Tulkinghorn: Chocolate lolly

There’s plenty of talk about alternative fee models these days, so kudos to the good folk over at Kraft.

Sure, those US raiders may have taken over one of the last bastions of the Great British Chocolate Empire and melted it down for parts, but Tulkinghorn can only applaud its ­innovation when it comes to paying for legal advice.

With billable hours becoming increasingly passé, how did Kraft keep ­Clifford Chance sweet in the wake of the Cadbury takeover? With a few dozen bars of Toblerone, of course.
If this is the way clients are going to pay, perhaps Clifford Chance won’t be too upset about missing out on another recent deal: KKR’s buyout of Pets At Home.

Better never than late

A brace of Tulkinghorn’s doughty scribes ventured out into the City the other day to visit Ince & Co and, specifically, the firm’s ­graduate recruitment manager Helen Salisbury.

However, after ­spending 40 interminable minutes in a taxi sitting in traffic to get to the ­meeting, the pair arrived around 10 minutes late. At which point they were promptly told to go home.

Helen then sat in silence with the scribes while they waited for a taxi. We think she is ­taking the term ­chargeable hours a bit too far. Helen only speaks when she’s booked and you’re on time.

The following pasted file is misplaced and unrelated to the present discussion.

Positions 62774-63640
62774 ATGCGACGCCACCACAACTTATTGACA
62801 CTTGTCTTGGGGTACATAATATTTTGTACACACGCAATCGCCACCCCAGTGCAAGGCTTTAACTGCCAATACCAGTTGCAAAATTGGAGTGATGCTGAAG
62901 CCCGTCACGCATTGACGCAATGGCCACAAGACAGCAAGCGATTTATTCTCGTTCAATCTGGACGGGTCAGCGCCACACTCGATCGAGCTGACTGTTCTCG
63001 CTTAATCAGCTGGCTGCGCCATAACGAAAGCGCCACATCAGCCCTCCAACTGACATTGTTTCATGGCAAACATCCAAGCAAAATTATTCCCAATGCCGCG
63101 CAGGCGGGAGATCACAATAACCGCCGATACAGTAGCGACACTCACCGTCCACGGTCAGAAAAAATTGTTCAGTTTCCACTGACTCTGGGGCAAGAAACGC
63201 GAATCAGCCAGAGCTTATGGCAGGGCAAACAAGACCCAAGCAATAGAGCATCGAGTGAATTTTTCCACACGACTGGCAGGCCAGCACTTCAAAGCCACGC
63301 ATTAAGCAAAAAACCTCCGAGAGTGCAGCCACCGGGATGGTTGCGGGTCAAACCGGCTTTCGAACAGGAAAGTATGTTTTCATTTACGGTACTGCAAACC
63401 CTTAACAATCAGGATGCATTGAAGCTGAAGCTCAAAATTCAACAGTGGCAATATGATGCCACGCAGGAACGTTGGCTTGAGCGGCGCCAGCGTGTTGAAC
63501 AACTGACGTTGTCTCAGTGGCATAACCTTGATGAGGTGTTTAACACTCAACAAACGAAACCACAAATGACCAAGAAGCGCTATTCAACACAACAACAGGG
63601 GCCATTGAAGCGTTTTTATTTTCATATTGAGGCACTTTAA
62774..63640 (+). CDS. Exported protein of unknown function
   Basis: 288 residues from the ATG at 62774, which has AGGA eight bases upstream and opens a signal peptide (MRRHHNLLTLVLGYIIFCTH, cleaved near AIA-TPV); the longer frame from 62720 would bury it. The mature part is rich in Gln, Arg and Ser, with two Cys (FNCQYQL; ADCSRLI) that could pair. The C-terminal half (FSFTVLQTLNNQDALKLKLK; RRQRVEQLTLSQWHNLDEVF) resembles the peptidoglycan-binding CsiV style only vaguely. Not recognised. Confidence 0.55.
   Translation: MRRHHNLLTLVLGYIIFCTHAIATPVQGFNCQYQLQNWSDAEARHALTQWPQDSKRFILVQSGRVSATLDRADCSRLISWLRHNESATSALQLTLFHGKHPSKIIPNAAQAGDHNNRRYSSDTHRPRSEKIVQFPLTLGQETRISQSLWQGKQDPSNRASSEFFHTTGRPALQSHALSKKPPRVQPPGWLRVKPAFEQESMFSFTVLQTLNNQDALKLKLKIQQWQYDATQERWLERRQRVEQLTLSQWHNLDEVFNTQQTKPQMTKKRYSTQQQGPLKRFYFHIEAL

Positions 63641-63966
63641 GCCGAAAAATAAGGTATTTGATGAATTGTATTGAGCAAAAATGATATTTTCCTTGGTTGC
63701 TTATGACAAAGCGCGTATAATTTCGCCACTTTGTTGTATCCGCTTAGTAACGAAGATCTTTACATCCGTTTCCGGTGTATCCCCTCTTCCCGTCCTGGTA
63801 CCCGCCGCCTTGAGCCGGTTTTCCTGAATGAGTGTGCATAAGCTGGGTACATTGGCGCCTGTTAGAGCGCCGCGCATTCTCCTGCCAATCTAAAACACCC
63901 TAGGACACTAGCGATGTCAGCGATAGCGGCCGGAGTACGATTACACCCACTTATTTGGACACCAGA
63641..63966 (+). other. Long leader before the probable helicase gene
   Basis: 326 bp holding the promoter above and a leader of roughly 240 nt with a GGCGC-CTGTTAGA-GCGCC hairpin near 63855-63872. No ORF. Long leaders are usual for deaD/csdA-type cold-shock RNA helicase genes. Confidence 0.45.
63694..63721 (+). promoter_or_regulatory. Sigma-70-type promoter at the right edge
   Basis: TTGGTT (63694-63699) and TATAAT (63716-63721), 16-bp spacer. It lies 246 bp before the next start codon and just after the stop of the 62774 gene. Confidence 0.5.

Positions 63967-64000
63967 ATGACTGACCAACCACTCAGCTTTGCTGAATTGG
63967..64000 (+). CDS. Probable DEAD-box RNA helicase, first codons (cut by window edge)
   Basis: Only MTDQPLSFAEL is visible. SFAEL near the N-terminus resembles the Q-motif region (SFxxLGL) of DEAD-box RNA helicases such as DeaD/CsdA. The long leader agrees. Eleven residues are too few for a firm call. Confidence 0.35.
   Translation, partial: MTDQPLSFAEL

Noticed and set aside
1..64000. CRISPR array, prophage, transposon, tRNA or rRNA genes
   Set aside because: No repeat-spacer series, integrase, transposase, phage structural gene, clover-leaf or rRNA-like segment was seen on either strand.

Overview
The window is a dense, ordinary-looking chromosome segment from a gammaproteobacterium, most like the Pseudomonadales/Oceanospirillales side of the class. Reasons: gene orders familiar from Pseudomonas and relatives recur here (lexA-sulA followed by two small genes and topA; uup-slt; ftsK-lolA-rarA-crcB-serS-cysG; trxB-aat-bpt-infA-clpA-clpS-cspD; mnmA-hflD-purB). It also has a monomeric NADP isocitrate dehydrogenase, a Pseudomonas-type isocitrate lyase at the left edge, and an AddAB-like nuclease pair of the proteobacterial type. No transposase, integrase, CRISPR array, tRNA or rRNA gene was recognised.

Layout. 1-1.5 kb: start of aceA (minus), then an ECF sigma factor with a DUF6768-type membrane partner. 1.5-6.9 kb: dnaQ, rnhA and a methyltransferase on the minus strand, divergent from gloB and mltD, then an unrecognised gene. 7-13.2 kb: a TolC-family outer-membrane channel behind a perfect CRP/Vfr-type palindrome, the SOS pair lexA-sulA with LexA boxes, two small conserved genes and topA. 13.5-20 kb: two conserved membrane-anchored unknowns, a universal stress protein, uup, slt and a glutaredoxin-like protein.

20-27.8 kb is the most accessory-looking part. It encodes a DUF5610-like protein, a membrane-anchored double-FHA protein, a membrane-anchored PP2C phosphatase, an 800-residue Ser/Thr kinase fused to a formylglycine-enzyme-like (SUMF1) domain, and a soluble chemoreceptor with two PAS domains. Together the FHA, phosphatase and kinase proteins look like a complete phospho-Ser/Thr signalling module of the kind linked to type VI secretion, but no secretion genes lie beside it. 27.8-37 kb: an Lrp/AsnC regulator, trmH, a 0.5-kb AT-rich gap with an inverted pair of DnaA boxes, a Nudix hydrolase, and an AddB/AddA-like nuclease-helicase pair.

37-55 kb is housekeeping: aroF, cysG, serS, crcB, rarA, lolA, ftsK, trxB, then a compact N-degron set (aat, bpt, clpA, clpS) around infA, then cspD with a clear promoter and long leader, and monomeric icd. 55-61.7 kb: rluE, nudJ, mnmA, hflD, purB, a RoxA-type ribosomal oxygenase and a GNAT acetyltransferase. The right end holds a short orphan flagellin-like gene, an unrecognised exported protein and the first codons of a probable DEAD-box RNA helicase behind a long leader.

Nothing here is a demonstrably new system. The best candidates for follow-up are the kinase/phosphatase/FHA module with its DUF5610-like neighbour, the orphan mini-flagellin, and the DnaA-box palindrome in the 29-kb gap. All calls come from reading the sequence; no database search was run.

Going for a song

There is nothing those wild and crazy Baker & ­McKenzie lawyers like more than a good old knees-up. And managing partner Gary Senior ­certainly knows how to lead his troops from the front.

Senior recently teamed up with disputes partner Tom Cassels, a newbie on the firm’s London ­management committee, to inject a little light relief after one particularly long strategy meeting.

But after whisking the rest of the committee off to a karaoke bar, the pair ­proceeded to squabble over song choices. Given that Senior ­repeatedly plumped for the Ken Dodd – ahem – classic Tears, it should come as no surprise that Cassels won, although not before Senior proved ­himself to be ­something of a crooner.

Tulkinghorn also learnt that Senior also bought an extra hour of karaoke fun for his staff at their ­Christmas party. At the end of the last festive shindig, Senior took out his chequebook to ensure the music carried on ­playing and the alcohol kept on flowing.

It cost £1,000, in case you were wondering.

Fishing for compliments

Tulkinghorn would like to extend his thanks to Mills & Reeve consultant William Barr for his response to an earlier, somewhat fishy, diary story:
“Dear Tulkinghorn, your story in The Lawyer, ’The Scales of Justice’, is a valiant attempt but I fear that you were floundering.”

Sadly, from such an auspicious start, Barr then proceeds to sing a different tuna and began plugging his book, The Carp Club.

“The book itself features John Fisher’s battle with the carp club committee members Jack Pike, Celia Canthe and Sir Adipose Ffynne,” gurgled Barr. “It is a story of love, passion and low carpery as well as ­stunning carp poetry such as,  ’Shall I compare thee to a mirror carp? Thou art more lovely than a tench.’”

At which point ­Tulkinghorn swam off back into his own murky world, leaving Barr to his watery wanderings. Poor cod.